It was the summer of 2011 in southern Helmand province, Afghanistan, and mission after mission, Sgt. Ben McCullar of Third Battalion, Second Marines, would insert with his eight-man sniper team into the berms and dunes north of the volatile town of Musa Qala.
Sometimes they would fire at a group of enemy fighters, sometimes the enemy would fire at them first, but almost immediately, McCullar explained, their team would be pinned down by machine guns that outranged almost all of their sniper rifles.
“They’d set up at the max range of their [machine guns] and start firing at us,” McCullar said. “We’d take it until we could call in [close air support] or artillery.”
The story of McCullar and his snipers is not an isolated one. For 14 years, Marine snipers have suffered setbacks in combat that, they say, have been caused by outdated equipment and the inability of the Marine Corps to provide a sniper rifle that can perform at the needed range.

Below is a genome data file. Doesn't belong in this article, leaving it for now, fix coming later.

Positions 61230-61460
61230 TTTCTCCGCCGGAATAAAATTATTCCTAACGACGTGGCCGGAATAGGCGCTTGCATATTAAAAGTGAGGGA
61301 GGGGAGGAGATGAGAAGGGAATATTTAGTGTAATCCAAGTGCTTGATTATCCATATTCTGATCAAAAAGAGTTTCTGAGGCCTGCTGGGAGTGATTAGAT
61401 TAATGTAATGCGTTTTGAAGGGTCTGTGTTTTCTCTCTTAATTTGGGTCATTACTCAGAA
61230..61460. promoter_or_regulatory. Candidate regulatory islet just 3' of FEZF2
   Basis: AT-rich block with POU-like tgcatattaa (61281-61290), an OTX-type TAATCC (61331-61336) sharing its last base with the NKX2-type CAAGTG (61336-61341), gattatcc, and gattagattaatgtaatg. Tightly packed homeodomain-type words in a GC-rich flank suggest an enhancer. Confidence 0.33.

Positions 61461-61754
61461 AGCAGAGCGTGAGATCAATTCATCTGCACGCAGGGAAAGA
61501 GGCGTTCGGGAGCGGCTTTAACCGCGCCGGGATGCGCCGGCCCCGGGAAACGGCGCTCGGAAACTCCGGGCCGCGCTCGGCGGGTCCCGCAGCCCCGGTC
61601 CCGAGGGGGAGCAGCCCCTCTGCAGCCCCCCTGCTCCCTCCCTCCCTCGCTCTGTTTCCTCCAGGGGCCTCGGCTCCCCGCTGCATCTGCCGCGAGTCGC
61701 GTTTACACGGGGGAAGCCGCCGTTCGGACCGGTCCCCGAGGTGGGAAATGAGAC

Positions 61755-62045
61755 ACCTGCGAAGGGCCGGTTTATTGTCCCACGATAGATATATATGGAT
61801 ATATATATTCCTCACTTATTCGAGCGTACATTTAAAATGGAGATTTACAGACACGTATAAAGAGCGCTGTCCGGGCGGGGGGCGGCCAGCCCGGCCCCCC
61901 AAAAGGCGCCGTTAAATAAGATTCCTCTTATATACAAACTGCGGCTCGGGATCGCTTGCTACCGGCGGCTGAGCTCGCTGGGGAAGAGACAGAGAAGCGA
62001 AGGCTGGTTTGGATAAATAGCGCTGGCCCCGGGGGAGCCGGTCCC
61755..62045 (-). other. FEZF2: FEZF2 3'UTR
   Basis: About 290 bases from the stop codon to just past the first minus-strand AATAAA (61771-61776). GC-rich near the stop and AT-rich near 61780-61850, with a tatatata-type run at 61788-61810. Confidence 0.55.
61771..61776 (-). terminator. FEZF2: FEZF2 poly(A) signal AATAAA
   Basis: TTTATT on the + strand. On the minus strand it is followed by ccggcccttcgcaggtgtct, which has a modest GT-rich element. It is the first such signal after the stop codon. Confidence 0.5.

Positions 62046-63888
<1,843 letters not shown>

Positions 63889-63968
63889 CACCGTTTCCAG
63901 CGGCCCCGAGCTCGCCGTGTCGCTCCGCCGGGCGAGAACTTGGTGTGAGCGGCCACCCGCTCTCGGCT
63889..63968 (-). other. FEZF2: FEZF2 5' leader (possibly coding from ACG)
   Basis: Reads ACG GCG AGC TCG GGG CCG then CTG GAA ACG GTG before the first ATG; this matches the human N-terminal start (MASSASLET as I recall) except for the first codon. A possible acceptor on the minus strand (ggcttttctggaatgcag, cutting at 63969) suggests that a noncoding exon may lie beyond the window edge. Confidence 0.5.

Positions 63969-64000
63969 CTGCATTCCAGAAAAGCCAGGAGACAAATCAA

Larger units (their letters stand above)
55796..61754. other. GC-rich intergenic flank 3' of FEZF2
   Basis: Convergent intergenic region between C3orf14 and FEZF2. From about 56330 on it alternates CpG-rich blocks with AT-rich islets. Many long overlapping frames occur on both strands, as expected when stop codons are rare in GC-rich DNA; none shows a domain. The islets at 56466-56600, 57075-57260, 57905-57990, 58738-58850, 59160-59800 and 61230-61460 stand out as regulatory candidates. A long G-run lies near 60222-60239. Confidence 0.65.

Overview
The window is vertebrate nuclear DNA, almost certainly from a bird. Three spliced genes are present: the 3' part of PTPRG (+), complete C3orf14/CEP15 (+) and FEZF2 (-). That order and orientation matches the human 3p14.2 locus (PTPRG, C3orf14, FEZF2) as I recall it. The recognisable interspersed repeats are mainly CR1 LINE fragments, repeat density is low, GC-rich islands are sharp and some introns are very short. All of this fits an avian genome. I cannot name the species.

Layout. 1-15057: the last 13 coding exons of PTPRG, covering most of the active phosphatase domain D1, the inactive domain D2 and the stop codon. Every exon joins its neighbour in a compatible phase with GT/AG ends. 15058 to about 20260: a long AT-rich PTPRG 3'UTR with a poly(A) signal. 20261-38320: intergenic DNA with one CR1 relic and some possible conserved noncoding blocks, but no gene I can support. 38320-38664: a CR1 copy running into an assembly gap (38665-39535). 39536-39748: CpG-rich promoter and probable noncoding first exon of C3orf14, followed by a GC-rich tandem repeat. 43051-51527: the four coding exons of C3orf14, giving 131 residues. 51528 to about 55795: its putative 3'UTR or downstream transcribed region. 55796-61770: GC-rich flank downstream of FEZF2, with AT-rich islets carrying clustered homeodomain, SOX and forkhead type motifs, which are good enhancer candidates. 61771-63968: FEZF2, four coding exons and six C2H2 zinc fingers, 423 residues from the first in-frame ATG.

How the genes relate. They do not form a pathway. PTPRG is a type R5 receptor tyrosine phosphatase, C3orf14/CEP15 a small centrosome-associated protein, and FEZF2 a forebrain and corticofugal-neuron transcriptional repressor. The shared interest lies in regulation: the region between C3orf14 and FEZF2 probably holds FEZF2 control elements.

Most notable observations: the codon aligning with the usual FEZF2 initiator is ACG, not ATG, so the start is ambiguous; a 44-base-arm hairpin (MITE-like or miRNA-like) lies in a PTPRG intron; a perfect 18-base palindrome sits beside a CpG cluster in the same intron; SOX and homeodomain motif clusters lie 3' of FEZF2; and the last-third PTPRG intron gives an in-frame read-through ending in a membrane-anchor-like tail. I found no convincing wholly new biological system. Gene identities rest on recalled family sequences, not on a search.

They trace the problem to the relatively small Marine sniper community that doesn’t advocate effectively for itself because it is made up of junior service members and has a high turnover rate. Additionally, snipers say that the Marine Corps’ weapons procurement process is part of an entrenched bureaucracy resistant to change.
The Marine Corps is known for fielding older equipment. In the 1991 Gulf War, when the Army was driving the brand-new M1A1 Abrams battle tanks, the Marines crossed into Kuwait with the aging Pattons — tanks that rolled through the streets of Saigon in the ’60s. In 2003, when they entered Iraq again, Marine snipers carried the M40A1 sniper rifles, many of which began their careers shortly after the end of the Vietnam War.
Today, the Marines’ primary sniper rifle, a newer variant of the M40, still shoots roughly the same distance: 1,000 yards.
Current and former Marine Corps snipers say their hardware doesn’t match the capabilities of the other services, not to mention what is in the hands of enemies such as the Taliban and the Islamic State.